If they like our demo, then they should be satisfied with their video.

You're right about nudging them into trying to find something to change. I guess it's a case by case basis. If they are really unhappy about something and can make a case, we're going to be fair, no matter what. If it's something ridiculous, though, I think we would struggle with not pleasing a client by not caving in a make some absurd change to their film vs. making the bsurd change, pleasing the client, but being walked all over in the process.
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Old September 9th, 2008, 04:30 PM   #8
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Send them all copies, in cases and thats it. Errors corrected FOC but if they want to change something then our contract says there 'may' be a charge. Which there will be.
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Old September 9th, 2008, 05:22 PM   #9
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listen to everyone here....i took all this great advice a while ago and will never look back!

so for almost 2 years, i would religiously sent a draft copy, and in worst case i got back a 2 side A4 piece of paper of changes to make (even WITH extra charge, i found it frustrating and depressing!), and in most cases, 'oh can you change this and that'....again, annoying coz it means whole new renders and DVD duplication and DVD printing etc.

so now i give all my customers their 3 final DVDs, and haven't yet heard a peep, and everyone seems happy enough.

it actually seems to make you look more professional doing it this way...but if you give a draft copy and say 'do you like what i've done??' then it makes you look like you're not confident in your end product!
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Old September 9th, 2008, 05:46 PM   #10
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I'll jump in on this... I've only done the draft thing once... Although it was fine and nothing became of it, it got me thinking and I never did it again. I did have a client a couple of months ago that wanted to SIT WITH ME IN THE EDITING ROOM while I edit. hahahahaha.... no. Basically, I said that I could make arrangements to do this for $25/ hour. But then I strongly encouraged them not to. I informed them that we strive to give them the 'wow' factor when they get the finished product and that seeing it put together would deny them that 'wow' factor. I went over issues they had (it's always the same stuff... make sure u get the bouquet toss and the ring exchange etc..), and did my edits and delivered my product as normal. They wrote back saying that they loved it.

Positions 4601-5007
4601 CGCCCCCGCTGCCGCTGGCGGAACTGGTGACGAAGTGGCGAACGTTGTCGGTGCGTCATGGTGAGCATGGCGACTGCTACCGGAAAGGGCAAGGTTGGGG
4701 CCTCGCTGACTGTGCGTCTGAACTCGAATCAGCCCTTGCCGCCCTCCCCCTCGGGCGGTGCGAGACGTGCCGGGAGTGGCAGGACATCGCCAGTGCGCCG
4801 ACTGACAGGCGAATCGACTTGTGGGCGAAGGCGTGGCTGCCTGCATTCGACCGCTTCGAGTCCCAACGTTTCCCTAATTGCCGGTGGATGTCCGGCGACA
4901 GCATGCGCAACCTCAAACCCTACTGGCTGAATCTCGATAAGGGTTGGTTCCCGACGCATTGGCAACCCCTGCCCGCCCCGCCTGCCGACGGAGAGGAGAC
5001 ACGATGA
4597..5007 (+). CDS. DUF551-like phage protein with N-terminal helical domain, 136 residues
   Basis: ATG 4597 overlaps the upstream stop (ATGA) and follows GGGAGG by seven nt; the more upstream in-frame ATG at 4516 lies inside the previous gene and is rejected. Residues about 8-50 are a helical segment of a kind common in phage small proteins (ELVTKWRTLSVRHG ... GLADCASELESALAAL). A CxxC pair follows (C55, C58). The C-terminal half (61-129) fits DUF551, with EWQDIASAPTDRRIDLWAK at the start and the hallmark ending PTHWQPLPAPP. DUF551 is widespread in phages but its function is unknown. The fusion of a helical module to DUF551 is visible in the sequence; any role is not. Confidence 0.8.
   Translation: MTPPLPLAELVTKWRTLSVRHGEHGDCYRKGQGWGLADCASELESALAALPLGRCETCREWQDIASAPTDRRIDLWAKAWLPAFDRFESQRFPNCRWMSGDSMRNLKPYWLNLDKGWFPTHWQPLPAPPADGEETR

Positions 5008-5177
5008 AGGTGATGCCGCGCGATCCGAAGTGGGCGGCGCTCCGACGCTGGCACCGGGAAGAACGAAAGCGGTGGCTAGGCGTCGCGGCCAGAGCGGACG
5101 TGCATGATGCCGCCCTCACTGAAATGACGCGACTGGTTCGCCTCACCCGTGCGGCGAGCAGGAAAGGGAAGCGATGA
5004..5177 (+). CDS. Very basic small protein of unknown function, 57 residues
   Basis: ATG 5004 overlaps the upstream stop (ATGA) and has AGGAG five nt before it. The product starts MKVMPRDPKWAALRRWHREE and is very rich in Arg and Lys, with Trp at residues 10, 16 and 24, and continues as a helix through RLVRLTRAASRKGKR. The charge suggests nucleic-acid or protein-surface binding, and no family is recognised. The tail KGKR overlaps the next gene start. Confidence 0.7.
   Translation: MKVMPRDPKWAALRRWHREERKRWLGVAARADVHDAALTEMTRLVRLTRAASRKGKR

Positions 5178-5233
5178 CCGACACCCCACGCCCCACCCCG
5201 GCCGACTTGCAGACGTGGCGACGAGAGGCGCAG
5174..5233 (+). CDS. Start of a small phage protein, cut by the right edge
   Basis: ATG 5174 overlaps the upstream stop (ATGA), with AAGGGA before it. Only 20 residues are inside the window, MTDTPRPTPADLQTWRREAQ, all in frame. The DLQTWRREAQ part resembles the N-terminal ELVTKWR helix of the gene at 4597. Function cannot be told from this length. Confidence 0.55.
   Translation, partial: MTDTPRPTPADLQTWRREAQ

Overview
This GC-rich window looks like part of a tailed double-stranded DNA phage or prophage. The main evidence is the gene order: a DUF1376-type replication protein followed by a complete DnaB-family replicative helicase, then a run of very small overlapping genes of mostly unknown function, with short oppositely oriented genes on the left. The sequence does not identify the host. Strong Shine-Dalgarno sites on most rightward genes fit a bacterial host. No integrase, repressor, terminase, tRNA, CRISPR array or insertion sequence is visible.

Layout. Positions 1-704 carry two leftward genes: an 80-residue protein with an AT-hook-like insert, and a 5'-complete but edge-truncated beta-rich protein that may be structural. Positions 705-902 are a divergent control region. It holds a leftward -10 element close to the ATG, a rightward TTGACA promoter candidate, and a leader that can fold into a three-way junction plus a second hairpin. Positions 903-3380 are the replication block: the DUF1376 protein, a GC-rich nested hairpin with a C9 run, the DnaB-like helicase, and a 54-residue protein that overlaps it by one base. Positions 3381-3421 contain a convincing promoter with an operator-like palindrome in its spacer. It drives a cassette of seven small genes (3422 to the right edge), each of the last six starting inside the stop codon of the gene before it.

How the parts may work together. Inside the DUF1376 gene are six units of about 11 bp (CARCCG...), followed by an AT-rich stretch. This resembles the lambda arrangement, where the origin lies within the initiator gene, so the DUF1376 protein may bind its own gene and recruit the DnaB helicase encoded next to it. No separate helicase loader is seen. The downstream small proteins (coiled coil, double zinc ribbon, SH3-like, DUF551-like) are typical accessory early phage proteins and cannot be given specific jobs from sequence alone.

How often have you gone and seen a movie where you said I liked that movie, but I wish they would have made the main character do 'this' or 'that' instead, or the intro was too long, or it dragged in the middle. So yes, in short, I agree with not 'advertising' the fact that they can make changes.
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Old September 9th, 2008, 08:01 PM   #11
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When we first started we thought about offering this but decided this would create endless problems. So far I've never been asked to do creative changes. From talking to clients before the wedding, I find that once they have given me all the info as far as what they would like to have in the video they let me go do my job. As long as the contract states if they do want to change it then it will be charged and make sure its highly priced so only people that are really serious about making the change will go ahead with it.

I think the first time viewing creates much more impact to them rather them looking through it all with an analytical eye to request any adjustments they like and then to watch it again.

The idea is that they pay you to do your job as a professional so they don't have to anything other then wait for the DVD to arrive in their mail box and sit in front of the TV screen and watch their wedding day.
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Old September 9th, 2008, 09:55 PM   #12
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Originally Posted by Tim Harjo View Post
that wanted to SIT WITH ME IN THE EDITING ROOM while I edit. hahahahaha.... no.
Nooooooooooooooooooo!!!! Ha ha. Yes, I have had that request to. I just laughed.

I'm with all the others, send the final product. Charge for any extra "subjective" editing time + cost of replacement discs.

99% of the time, my clients are are 100% satisfied. It's the inevitable 1% "client from hell" that will spoil try and spoil my season - at 40-50 weddings per year that's about 1 bitchzilla every 2 years which isn't bad.